Cestius ordered a full-scale attack on Jerusalem, for which he spent three days preparing. On the fourth day his men fought their way towards the city, but Cestius made a crucial error. On the advice of some of his officers, Cestius did not tell his men to attack the Upper City, instead ordering them to pitch camp outside its walls. The assault, when it came, was protracted and dangerous. The Romans organized a testudo (tortoise) formation which would allow them to undermine the walls without being battered by stones thrown down on them. The most extreme rebels began abandoning the city, believing all was lost. That meant the more moderate citizens were able to start planning to surrender and save themselves. Thinking his assault was going nowhere, Cestius told his men to stand down, with the effect that the rebels suddenly realized they had a chance of victory after all. During the lull they burst out of the Upper City and attacked the Romans. Cestius was chased back to his camp pursued by the Jewish rebels, who attacked and killed numerous men. Among the casualties was the legate commanding Legio VI Ferrata. Cestius decided he would have to withdraw.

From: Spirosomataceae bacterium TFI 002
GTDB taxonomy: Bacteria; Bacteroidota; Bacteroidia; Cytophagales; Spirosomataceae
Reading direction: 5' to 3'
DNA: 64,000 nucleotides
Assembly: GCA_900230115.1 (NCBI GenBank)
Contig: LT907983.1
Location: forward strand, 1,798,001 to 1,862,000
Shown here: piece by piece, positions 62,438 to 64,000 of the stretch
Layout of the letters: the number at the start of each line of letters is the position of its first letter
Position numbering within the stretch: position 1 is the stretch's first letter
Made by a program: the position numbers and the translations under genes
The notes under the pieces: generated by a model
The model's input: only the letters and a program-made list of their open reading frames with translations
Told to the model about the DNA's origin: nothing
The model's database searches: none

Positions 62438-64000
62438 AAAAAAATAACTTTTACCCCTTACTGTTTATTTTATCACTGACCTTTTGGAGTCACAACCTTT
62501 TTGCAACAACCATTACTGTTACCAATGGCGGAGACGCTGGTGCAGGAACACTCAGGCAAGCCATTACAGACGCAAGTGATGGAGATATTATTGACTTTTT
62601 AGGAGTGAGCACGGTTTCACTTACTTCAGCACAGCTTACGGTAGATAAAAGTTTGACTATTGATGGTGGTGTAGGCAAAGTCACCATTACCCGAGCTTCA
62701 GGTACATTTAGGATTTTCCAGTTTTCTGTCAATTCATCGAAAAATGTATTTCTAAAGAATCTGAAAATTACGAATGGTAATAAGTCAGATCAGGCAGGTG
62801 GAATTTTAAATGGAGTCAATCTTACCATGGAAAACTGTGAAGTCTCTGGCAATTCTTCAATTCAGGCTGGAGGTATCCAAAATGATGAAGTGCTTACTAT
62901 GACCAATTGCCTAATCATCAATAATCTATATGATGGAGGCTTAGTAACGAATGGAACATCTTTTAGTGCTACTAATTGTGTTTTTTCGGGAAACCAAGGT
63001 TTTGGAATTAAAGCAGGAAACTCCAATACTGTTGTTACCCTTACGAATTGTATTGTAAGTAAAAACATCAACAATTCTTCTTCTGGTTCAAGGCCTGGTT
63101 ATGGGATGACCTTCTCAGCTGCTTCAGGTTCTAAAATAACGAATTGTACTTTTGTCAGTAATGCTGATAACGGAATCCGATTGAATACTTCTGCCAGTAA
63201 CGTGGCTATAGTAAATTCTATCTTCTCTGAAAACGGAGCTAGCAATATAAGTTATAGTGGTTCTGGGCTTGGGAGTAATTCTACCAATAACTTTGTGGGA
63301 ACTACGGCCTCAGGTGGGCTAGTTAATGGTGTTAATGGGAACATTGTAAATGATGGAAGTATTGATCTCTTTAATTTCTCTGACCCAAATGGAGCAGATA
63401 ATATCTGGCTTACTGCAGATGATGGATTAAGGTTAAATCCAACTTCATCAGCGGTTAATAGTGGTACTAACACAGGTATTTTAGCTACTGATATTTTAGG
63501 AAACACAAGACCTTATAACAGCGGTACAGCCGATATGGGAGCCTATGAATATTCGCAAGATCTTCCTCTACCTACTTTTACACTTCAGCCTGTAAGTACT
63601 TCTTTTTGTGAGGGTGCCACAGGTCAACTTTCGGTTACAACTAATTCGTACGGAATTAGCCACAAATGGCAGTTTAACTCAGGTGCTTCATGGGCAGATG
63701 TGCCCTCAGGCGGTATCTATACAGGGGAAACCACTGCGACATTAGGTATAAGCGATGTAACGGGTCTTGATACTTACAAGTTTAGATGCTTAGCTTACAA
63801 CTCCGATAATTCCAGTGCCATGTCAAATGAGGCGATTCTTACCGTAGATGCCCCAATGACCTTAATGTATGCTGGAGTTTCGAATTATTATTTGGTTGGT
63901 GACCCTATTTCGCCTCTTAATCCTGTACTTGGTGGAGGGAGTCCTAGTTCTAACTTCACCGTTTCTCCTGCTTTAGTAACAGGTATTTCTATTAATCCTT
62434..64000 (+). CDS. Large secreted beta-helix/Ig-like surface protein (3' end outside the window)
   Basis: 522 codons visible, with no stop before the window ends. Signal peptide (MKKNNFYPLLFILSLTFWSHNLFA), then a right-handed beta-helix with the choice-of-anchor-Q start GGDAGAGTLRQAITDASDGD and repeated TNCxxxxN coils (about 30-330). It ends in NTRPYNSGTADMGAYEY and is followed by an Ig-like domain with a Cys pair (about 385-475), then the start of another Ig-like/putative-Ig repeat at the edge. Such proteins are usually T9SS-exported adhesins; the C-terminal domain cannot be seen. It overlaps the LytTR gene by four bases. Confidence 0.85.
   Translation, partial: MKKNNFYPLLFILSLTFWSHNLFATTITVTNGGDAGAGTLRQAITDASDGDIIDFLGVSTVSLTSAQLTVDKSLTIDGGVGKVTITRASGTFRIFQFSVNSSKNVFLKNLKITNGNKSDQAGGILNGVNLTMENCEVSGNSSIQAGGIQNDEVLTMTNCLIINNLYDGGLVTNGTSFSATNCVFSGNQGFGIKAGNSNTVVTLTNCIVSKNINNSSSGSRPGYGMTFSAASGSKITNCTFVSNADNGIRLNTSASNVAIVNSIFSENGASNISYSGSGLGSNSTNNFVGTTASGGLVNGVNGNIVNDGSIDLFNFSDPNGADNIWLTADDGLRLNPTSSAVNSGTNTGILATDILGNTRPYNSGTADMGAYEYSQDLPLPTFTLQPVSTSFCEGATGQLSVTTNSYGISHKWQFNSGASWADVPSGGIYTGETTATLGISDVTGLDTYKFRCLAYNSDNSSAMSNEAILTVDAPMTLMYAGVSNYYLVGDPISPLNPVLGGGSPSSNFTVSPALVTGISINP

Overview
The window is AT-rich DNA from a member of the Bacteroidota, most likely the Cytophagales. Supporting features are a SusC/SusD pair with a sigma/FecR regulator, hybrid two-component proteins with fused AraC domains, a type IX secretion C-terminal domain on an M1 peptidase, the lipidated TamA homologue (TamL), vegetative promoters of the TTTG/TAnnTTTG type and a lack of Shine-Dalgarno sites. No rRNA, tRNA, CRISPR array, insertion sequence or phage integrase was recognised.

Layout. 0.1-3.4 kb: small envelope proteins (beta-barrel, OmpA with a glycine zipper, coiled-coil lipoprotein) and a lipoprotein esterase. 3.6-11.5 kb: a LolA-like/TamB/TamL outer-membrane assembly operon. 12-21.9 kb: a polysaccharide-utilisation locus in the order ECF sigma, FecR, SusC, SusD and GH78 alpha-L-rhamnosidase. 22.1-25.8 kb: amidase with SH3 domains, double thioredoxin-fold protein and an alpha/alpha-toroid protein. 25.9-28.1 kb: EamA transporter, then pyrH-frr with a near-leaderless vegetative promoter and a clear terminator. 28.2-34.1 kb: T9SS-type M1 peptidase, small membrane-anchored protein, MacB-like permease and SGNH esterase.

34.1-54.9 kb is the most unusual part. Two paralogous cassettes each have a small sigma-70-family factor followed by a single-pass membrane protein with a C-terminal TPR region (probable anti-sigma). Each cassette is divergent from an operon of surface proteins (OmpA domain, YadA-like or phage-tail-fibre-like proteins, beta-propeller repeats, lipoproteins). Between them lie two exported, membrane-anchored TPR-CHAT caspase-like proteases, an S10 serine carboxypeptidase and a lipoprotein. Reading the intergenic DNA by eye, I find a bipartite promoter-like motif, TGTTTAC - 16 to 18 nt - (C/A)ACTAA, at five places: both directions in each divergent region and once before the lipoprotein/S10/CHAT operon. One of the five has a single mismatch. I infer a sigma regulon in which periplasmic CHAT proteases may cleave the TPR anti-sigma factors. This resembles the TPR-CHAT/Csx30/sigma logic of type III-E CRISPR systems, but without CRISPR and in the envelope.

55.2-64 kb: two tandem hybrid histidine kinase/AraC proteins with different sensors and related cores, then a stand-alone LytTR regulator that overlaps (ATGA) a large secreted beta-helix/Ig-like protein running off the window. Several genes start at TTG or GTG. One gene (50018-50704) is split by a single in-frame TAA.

The retreat needed to be conducted as fast as possible. Cestius knew his men were in a tight corner. Except those that carried ammunition or pulled the artillery machines, the baggage animals were all killed. The route meant having to pass down through a narrow ravine which trapped the Romans beneath an ambush by the Jews, who hurled down missiles. It was impossible for the Romans to defend themselves and they were only saved when night fell and they could make their way to Beth-horon.

Here Cestius came up with a plan. While 400 men were posted to make it look as if his whole army was still at Beth-horon, the rest crept out under cover of darkness and relocated 3-1/2 miles (5 km) away. When the sun rose the Jews realized they had been tricked. They broke into Beth-horon and killed the 400 men left behind. Next they set off after Cestius, who was still on the move and accelerating as he ordered his siege and artillery equipment to be abandoned. The Jews failed to catch him but helped themselves to the free gifts, which they would subsequently use against the Romans.